Why hello there! Welcome back! I hope your week hasn’t been too rough on you. Me, I’m knee deep in editing Anialych, the next of the Druid Novels. Yes, I’m still editing it. I think this will be the last intensive editing round though. Hopefully. The book is getting to where I love it again, so I know I'm on the right track!
But I’ve digressed. This month, I wanted to take some time to talk about the things that make up a good story, and so I asked myself one simple question:
What are readers looking for in a novel?
Think you know the answer? I have a pretty good idea, and for the month of September, I’ll be sharing my thoughts with you.
#2: Characters We Hate
Last time, we talked about the exact opposite of this—and I’m guessing that one made a little bit more sense. I’m sure at least some of you are wondering why hated characters would be something readers look for in a novel, but please, hear me out.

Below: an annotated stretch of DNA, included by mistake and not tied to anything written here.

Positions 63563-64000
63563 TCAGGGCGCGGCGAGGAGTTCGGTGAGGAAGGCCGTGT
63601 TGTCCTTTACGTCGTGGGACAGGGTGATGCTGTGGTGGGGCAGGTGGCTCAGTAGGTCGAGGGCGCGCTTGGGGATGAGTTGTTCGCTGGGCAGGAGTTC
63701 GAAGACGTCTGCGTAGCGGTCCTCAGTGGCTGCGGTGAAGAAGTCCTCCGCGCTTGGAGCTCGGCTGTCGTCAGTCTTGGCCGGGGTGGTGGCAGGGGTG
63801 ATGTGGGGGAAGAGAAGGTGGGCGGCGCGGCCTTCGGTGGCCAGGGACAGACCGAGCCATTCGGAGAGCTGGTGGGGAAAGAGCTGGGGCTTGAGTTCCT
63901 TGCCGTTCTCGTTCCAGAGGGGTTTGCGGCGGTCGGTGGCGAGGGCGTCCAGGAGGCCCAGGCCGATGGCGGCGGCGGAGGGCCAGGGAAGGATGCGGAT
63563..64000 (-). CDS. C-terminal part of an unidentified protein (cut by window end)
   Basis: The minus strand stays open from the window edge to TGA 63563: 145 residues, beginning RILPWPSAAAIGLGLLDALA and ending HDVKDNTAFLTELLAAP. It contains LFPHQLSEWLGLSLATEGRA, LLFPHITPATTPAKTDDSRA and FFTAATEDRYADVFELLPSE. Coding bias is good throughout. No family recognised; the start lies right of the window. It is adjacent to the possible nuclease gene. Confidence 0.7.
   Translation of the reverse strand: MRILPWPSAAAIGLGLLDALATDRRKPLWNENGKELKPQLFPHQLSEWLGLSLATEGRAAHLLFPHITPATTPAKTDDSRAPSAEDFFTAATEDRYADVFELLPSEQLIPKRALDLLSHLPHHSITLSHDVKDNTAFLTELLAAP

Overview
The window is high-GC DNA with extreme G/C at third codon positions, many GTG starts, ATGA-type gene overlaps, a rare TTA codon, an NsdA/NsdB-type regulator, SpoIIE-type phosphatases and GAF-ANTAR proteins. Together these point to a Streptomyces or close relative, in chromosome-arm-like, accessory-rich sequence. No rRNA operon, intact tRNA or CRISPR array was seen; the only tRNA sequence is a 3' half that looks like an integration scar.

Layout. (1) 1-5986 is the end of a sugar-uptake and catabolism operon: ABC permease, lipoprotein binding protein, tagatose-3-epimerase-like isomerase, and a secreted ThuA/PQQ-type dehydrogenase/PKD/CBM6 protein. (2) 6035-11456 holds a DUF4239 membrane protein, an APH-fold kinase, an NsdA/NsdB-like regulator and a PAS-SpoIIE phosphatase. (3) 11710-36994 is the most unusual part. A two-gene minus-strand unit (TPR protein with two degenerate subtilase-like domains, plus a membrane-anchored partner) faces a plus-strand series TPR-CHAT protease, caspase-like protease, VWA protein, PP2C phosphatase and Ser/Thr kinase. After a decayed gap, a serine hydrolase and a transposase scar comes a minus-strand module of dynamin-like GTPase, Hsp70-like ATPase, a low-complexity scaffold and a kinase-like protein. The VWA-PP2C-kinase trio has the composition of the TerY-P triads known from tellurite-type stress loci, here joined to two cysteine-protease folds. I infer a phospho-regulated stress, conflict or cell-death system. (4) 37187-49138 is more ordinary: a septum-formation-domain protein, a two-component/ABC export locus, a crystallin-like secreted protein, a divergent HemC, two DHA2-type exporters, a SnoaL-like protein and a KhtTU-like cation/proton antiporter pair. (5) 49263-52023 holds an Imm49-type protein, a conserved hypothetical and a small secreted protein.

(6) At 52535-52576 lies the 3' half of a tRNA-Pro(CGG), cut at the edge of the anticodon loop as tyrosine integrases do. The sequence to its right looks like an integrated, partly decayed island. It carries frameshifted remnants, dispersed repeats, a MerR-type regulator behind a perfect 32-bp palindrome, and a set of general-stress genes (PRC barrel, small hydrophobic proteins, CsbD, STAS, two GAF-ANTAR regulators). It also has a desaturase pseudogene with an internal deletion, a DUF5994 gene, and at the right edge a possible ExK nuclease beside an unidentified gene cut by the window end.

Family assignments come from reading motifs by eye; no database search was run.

There has to be a bad guy. Has to. We love for there to be someone we hate, someone we just cannot stand. We love to have a character to bash on, a character who’s the polar opposite to the one we love.
It’s a very important part of plot development, in some stories, and in almost all of them it’s very nearly a dire requirement. I mean, if there's no bad guy, then what's really the point? ;-)
But how do we create a character we hate, and how do we know if we’ve succeeded?
If you read Tuesday’s post, this might be an easy answer, so I’ll try a new spin on it.
Hated characters are the ones we create out of the deepest darkest parts of ourselves, sometimes to the point that we didn’t even know we could go. Personally, I’ve created some big bad baddies that I’ve had to go so far as to tone down for the final version of a book, because I didn’t want to shock my readers. Those characters, those hated and despised characters, come from the darkness we see in the world around us.
That’s not as hard to come up with as it should be, if you ask me.
We know we’ve succeeded in making this kind of character when it makes us cringe, when we dislike the things we’ve written simply because we dislike this character so much. Because if we hate them so much, so will our readers.
Plain and simple.
Next time, let’s get off the character train, shall we?